What does an Engineering Manager do at Deliveroo?

Do many software engineers know what an Engineering Manager (EM) actually does? As I moved through several companies through my career I saw this role in so many different colors and forms. Every time I was wondering - what is this job actually? I am not going to come with an exhaustive definition as I doubt it exists… However I’ve recently moved from Software Engineering role to an Engineering Manager, so hopefully my fresh memories and this post will help anyone who’s interested to find out more about what it’s like to be an EM at Deliveroo.

What are EMs doing?

  1. Retain talent
  2. Attract world’s best engineers
  3. Give context, set the scene
  4. Cross engineering initiatives - things that make our culture better

Why are EMs doing what they do?

Because we have to solve unique and difficult problems in a fast paced highly competitive environment.

Because we want to empower engineers to find solutions to problems at the edge of computer science at great scale.

How are we doing it?


Your first thought might be ‘isn’t that what recruiters do?’. It is, but it is EMs responsibility to be actively involved in sourcing - exploring LinkedIn profiles, searching good candidates by asking people around for recommendations, go to relevant events/meetups when appropriate, and anything that could help finding good people. It’s like a treasure hunt. It is also very, very hard work.

While folks at the biggest tech companies might have an easy job with attracting many candidates, as everyone knows them, here at Deliveroo we’re still working on spreading the word out there. It might also feel frustrating at times, after spending few hours a day finding good profiles, crafting messages for them, to be waiting for a reply back. Some of the very few people that will get back might not be interested. And then we go again.

Once there are people in the pipeline, EMs are occasionally asked to talk to potential candidates over the phone, in order to get them excited about us and also answer questions candidates might have (often really tricky ones).

Interviewing will become part of your weekly routine. It is very important to get good at it - ask good questions, ask follow-up questions so that in the very short hour we could get as much information as it is possible in order to make a good decision - would this person be good at the job? Would they feel comfortable in the engineering team? Could we set them up for success at Deliveroo? Are we certain they will help Deliveroo grow by bringing their energy, experience and ideas?

And finally providing feedback to candidates and make sure people that were involved in the interview are providing good, quality feedback. That means at the end of debrief the recruitment team can hand all the feedback over to the hiring manager and they could make a decision based on what they read. So providing good feedback and giving people feedback on their feedback.

Feedback is a big thing. I’ll talk more about this below.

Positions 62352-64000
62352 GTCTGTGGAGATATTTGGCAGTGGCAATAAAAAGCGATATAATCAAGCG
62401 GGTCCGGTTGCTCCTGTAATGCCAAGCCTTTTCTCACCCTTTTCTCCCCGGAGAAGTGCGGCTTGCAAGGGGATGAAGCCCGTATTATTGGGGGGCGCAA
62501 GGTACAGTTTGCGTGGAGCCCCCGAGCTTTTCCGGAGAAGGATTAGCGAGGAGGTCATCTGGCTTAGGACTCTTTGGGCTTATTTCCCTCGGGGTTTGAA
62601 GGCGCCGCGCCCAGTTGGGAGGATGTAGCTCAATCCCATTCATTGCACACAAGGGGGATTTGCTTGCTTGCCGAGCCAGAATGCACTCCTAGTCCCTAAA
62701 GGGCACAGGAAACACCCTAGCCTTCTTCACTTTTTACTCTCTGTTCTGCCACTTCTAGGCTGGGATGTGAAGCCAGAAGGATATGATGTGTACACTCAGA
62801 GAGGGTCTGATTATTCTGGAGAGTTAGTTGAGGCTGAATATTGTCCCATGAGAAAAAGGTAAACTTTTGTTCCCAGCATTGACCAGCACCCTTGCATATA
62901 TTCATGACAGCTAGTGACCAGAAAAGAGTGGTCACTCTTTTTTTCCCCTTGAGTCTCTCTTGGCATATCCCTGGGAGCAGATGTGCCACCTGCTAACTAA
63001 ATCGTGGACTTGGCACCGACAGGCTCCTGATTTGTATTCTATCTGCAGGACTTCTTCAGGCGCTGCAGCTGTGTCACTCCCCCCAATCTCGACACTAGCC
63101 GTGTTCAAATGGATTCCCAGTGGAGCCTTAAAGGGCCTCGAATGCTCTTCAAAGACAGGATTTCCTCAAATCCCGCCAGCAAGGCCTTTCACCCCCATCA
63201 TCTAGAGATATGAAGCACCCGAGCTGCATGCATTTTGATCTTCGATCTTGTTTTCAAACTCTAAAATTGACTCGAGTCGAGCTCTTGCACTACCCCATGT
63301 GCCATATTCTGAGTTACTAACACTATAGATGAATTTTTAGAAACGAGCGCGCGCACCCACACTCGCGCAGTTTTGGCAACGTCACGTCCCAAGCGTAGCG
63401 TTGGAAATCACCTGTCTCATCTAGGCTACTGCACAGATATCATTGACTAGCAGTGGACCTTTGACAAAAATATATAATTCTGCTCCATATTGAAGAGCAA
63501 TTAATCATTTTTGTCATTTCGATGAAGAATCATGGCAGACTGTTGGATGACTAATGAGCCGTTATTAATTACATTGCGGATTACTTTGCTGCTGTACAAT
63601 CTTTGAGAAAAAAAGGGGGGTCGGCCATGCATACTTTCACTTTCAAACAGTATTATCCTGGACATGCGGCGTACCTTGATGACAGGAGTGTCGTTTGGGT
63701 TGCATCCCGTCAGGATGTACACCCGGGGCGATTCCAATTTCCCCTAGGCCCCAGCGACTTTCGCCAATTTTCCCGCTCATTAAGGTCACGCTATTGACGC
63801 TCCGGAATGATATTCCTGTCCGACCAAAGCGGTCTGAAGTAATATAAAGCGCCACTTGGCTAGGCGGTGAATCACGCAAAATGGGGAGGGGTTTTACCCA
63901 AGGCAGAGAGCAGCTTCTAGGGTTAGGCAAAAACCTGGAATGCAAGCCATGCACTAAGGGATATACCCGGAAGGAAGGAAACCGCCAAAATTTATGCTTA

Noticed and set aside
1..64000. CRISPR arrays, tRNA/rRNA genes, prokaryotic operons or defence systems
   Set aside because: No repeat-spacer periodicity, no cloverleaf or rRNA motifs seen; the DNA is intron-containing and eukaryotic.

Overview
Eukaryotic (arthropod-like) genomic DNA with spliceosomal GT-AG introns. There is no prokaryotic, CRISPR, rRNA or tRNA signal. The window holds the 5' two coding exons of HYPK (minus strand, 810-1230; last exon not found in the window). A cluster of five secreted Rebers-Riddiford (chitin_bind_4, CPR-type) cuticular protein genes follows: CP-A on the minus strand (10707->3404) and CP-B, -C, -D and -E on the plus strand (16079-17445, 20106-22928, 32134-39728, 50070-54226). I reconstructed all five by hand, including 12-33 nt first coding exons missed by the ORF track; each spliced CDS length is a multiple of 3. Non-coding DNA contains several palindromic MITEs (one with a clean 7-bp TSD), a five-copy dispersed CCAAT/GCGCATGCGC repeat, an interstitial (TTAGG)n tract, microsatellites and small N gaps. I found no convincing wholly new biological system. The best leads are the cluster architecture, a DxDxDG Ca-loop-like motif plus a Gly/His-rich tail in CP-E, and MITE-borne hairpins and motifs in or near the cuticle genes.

Line management

Line management is at the core of what an EM is doing. It is hugely important to be able to keep the talent. The EM’s role is to make sure everyone in the team has the skills, space and the right setup to do great things. Deliveroo will be one of the many stops an engineer might have along their career. The EM needs to work with each engineer to ensure they get the most of the time they’re with the company, and to progress with their professional life. So here are some of the practices used by EMs when it comes to line management:

Shape the roadmap, look into the future

EM is a key role in shaping what comes in the next quarter, 6 months, a year. Being able to understand the potential of the current team and leverage it in order to build great products is a key aspect of what we do as EMs at Deliveroo. Set the vision and help the team move and deliver on it without imposing a solution.

We are working with the business, working closely with the PM of the team in order to assure there is enough scope for everyone and it is aligned to quarterly goals which are in turn aligned with yearly company goals.

Being aware of what’s going on in other teams, attending product reviews is indispensable in the role. Bringing the necessary information to the team and also letting others know about what is the team working on and what will it be working on in medium and long term is helping engineers to be focussed and efficient at shipping features at good pace.

Sometimes EMs along with PMs act as air traffic controllers in order to make sure all the information, resources are allocated, the business is up to date with the progress of the work and risks are managed properly.


This is ultimately what we’re looking for in order to be able to find and solve unique problems. This is hard to achieve and it can not be scheduled as a block in a calendar. We need to let engineers innovate and think outside the box and this is only possible in a transparent, friendly and supportive environment.

An EM should offer all the support in order to make engineers feel safe to fail. Everyone fails at some point. But we need to encourage people to do so and we need to make sure it is a good environment for it.

EMs help engineers to iterate on ideas and learn along the way. Build trust and a culture of constructive debate is what we also do at Deliveroo, and EMs are at the heart of this process.

Few things to consider

About Victoria Puscas

A picture of Victoria Puscas

I’m an engineering manager at Deliveroo.

Initially joined Deliveroo as a Software Engineer in Quality, part of SETI team (Software Engineering Tools and Infrastructure) back in November 2016.

Previously worked at Yammer (Microsoft) and Endava in London and Moldova.